Those who know me well know that I am an avid hiker. There are few places that I can think of that afford me the peace of mind and clarity that come with being tucked away on a mountainside for hours. Oftentimes I would eke out a place overlooking the city, finding refuge atop a cool rock and close my eyes.
At first, I found it difficult to relax. There were always sounds; a blaring siren, airplanes roaring overhead, and jarring horns. I never realized how loud these noises truly were until I was nowhere near them and could still hear them.
So I went further out into the wilds. My brain wanders more during my hikes than anytime else. Perhaps it is the mountains way of clearing my mind. A constant stream of thoughts and responses whiz around in my head until I become desensitized to the constant barrage of ideas and thoughts and concerns.
My muscles ache when I finally get to my overlook. It is different here. The only thing one can hear are the sounds of birds and the wind rushing through the dried out grass. The rock is cool as I cross my legs and after I make myself comfortable I fold my arms and I close my eyes.
I won’t say that I am good at meditating. However, after a few deep breaths I begin to notice a change in my vision. I open my eyes after several minutes of darkness to find that my surroundings look a bit more blue than usual. Perhaps this is because the sunlight against my eyelids glows orange so naturally, the opposite color would be blue. It takes a few moments for the color to return but I often close my eyes earlier.
I eventually reach a place where my general energy seems to have slowed down to such a point to where I no longer feel as if I exist at that moment on the rock, if that makes any sense. Like I have become an observer to how this particular environment is without anyone watching it. Almost as if anything that could judge or create thought about what I am seeing has stepped back and I can merely observe something for how it truly is. I become aware that only thought in my mind is that there is no thought in my mind.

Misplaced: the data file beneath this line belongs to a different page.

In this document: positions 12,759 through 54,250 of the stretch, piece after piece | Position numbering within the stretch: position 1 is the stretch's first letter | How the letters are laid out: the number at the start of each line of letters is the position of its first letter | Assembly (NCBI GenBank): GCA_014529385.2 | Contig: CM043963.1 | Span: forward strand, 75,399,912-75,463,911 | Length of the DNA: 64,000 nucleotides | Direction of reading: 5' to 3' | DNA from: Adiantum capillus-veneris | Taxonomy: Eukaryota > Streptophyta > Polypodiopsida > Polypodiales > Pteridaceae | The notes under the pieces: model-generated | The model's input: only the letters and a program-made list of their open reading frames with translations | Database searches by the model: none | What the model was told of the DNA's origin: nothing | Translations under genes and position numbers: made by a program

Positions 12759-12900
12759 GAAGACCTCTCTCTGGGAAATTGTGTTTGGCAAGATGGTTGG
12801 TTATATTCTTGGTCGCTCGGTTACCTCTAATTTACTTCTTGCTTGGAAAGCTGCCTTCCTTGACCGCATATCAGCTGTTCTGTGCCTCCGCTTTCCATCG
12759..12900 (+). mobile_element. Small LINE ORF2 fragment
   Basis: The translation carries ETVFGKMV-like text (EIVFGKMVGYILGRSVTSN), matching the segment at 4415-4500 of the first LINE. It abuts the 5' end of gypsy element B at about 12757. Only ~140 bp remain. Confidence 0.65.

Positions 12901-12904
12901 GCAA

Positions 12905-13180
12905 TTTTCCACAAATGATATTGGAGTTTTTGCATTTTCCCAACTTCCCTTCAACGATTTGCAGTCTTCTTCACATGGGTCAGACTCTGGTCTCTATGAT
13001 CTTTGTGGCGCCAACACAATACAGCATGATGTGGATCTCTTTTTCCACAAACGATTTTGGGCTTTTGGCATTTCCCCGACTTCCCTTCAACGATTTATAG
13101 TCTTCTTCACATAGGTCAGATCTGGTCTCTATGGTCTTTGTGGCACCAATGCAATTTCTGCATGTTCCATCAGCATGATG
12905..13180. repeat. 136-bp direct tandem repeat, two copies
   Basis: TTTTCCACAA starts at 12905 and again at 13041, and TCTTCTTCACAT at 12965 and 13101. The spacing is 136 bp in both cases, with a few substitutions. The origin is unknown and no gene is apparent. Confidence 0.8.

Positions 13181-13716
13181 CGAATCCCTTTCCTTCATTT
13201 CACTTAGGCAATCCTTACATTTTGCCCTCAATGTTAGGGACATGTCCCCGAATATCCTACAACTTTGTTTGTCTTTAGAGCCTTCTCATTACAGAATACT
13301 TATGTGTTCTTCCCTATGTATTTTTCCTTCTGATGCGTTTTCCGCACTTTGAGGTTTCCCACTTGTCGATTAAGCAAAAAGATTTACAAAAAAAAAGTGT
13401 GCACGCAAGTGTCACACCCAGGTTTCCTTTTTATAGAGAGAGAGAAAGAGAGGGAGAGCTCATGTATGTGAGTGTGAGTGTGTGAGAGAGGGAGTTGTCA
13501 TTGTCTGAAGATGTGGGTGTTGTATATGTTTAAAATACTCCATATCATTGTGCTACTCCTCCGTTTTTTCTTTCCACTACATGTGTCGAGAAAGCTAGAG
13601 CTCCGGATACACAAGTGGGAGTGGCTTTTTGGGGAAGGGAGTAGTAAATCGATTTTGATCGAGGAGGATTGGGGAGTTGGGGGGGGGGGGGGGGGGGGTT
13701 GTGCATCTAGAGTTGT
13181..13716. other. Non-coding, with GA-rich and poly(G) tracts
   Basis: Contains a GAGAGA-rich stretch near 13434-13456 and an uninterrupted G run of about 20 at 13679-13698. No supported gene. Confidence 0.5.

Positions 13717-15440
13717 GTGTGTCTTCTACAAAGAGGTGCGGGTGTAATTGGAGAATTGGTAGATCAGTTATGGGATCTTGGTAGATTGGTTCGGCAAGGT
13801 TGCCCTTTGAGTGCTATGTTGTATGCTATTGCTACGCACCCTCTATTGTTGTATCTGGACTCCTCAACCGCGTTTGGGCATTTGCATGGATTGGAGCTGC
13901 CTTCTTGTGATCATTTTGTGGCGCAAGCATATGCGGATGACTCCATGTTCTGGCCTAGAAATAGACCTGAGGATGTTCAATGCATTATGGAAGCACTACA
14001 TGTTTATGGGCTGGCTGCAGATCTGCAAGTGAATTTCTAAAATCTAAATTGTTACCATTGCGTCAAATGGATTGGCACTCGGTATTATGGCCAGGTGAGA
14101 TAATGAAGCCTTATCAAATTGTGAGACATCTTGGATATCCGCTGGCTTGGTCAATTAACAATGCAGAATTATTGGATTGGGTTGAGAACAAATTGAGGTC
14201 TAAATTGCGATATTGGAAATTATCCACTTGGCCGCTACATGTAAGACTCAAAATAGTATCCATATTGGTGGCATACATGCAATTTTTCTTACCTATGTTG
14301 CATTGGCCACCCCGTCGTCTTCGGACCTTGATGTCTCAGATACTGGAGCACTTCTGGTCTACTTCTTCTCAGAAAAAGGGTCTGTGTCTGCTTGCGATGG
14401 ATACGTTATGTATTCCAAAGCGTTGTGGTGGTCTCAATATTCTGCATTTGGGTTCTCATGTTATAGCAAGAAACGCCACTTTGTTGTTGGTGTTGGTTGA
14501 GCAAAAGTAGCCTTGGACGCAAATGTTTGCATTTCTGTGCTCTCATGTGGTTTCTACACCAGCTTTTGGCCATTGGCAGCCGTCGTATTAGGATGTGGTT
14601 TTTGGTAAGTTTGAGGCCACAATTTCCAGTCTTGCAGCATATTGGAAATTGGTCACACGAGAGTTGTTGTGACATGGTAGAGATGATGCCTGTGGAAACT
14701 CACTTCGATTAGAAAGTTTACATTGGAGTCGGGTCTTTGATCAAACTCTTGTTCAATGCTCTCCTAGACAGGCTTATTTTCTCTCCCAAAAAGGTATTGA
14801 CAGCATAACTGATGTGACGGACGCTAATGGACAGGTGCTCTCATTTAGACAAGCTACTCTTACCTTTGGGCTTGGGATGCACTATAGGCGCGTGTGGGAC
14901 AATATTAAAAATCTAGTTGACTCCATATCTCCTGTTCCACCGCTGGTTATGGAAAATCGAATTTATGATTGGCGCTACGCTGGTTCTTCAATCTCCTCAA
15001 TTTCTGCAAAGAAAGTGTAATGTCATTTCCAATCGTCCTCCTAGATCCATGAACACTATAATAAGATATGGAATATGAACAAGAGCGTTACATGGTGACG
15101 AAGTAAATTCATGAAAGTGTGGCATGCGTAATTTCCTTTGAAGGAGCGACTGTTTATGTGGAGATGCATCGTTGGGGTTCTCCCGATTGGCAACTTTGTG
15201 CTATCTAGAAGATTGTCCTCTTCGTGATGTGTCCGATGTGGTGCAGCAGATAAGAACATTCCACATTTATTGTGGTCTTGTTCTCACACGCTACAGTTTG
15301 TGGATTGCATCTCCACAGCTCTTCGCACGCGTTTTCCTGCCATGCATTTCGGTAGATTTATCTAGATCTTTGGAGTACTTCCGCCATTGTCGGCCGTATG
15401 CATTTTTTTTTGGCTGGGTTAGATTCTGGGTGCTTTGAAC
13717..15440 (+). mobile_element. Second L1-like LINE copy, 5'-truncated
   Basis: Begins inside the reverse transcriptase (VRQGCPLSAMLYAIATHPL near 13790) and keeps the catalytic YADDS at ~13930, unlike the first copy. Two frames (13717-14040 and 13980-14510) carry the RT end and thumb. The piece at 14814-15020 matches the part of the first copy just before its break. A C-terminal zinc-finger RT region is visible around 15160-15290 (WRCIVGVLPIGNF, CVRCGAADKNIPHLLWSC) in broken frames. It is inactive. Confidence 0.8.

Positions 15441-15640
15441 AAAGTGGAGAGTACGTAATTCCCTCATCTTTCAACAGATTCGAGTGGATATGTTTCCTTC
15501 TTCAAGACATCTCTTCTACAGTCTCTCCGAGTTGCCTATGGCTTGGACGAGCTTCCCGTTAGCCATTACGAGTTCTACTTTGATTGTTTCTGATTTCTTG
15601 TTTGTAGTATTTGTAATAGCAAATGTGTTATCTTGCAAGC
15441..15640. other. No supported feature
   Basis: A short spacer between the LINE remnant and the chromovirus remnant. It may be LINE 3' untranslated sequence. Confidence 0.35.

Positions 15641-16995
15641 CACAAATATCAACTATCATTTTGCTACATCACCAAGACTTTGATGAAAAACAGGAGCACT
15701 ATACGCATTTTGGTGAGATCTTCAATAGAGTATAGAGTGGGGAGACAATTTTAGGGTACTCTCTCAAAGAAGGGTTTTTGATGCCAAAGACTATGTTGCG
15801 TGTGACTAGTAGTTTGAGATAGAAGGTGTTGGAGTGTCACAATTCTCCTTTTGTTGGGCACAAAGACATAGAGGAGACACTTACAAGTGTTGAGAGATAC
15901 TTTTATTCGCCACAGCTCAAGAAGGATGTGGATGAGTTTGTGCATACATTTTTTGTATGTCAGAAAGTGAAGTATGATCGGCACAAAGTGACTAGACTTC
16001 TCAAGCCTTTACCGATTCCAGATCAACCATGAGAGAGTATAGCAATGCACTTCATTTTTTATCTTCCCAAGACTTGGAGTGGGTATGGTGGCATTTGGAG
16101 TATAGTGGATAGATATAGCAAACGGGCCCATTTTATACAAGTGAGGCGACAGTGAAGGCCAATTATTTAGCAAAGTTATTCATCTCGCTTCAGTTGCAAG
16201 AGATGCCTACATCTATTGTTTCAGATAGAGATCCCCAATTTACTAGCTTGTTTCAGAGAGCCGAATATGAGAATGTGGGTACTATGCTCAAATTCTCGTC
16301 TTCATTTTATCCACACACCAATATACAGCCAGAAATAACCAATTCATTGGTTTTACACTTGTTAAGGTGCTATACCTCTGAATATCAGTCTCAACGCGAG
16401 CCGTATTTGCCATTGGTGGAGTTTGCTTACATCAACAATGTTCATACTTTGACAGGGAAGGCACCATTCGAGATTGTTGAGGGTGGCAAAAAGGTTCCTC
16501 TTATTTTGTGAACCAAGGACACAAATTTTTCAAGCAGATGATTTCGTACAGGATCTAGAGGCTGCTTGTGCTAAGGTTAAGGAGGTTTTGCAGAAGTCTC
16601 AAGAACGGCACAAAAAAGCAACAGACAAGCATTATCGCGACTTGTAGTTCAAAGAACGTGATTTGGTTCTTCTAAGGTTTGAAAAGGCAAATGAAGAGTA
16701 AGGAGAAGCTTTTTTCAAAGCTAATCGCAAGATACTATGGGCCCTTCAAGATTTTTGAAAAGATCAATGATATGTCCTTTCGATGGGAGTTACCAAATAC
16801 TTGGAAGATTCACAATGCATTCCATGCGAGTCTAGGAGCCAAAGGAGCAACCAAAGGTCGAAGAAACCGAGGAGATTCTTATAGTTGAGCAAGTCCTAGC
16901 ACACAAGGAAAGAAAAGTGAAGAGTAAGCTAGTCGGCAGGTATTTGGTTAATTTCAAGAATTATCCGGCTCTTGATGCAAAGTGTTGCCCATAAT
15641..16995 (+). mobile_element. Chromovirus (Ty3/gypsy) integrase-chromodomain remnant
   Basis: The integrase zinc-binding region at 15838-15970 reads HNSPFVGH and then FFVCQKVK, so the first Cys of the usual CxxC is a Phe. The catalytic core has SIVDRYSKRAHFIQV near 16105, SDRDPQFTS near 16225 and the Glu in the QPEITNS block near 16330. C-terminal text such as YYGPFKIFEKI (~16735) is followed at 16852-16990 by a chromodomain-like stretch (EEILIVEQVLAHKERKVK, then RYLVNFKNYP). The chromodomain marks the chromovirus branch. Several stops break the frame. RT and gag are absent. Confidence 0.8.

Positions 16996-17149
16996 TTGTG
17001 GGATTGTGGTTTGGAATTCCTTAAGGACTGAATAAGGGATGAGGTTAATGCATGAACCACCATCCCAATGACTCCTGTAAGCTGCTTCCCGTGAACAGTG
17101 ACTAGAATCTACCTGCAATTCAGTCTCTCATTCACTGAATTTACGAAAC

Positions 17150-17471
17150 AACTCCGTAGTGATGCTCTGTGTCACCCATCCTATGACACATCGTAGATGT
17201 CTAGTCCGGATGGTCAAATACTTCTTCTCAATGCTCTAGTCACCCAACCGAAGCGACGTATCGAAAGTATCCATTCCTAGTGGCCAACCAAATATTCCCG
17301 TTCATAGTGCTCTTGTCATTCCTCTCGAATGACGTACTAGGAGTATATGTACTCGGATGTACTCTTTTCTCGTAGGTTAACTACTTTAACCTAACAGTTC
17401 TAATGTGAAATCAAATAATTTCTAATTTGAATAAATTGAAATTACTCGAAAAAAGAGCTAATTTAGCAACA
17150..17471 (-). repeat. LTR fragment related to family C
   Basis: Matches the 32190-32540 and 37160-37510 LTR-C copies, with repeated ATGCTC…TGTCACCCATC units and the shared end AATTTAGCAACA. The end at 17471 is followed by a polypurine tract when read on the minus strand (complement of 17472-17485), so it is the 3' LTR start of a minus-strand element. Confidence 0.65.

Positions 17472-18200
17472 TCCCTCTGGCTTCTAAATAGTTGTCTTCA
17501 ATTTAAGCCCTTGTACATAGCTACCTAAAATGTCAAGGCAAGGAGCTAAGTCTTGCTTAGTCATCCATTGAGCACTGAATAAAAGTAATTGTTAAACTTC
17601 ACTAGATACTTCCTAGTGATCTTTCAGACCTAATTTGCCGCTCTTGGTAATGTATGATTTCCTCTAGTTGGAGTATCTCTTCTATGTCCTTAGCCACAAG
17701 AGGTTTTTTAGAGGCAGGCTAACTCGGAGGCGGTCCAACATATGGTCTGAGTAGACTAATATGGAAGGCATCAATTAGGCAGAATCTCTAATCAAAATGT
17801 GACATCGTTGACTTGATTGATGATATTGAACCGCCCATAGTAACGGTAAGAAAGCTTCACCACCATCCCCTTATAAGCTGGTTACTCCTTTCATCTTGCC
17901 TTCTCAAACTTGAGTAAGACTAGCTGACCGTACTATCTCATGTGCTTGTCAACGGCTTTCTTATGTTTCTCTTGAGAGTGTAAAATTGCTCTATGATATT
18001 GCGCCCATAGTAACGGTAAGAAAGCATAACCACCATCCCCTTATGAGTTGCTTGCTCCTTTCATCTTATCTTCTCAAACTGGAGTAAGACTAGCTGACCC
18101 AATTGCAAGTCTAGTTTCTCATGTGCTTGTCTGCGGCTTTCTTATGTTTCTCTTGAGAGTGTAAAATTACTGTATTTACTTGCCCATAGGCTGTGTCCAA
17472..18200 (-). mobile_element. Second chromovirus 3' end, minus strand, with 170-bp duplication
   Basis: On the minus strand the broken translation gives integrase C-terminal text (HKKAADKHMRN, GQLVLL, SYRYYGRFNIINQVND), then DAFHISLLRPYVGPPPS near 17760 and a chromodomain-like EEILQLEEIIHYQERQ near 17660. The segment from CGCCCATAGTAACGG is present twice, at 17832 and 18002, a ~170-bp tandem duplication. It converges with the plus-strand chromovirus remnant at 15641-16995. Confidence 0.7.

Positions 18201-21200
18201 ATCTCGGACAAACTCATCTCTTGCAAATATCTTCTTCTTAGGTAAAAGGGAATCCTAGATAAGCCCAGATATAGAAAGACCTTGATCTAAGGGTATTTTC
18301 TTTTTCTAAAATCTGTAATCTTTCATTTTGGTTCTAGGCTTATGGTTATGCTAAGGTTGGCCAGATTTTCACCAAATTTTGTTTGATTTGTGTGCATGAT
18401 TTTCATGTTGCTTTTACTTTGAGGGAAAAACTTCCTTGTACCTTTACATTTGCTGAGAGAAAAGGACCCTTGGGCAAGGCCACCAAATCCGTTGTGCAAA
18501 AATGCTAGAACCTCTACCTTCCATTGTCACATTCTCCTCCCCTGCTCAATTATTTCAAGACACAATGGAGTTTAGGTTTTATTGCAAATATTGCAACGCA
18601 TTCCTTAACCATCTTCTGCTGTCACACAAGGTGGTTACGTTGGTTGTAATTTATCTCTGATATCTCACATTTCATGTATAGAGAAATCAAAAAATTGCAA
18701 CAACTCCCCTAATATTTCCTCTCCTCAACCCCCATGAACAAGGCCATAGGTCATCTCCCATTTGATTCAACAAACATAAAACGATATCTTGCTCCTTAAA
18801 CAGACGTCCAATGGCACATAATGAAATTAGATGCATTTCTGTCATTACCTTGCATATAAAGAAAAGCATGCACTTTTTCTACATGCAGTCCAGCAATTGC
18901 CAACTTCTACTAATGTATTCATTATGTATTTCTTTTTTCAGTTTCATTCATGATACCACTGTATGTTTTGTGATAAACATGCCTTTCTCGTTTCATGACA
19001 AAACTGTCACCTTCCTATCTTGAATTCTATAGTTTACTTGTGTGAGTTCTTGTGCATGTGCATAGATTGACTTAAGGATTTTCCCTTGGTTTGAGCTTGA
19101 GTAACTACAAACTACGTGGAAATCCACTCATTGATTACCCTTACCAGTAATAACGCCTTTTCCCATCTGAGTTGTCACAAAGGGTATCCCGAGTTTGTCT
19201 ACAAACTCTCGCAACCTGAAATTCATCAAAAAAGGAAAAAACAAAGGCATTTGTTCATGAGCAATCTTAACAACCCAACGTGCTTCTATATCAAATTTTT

This emptiness scared me, at first. However, with each outing it became easier and faster to reach that frame of mind. It scares me, to some extent. Things that once held value to me suddenly did not matter. Most of the problems that once held so much power over me dissipated, as if my position as an observer allowed me to see a bigger picture that was once invisible to me.
There is a deep humility that comes over you when you are out in nature. I value this the most. Carl Jung once said that the first half of our lives are dedicated to building a healthy ego and the other half is learning to let it go. I mean, I’m only 28 but I kind of like the idea of getting back to where I belong a little sooner.
Back to the trees. To the rocks. To the grass. To the mountains. To the wind.
Back to my Self.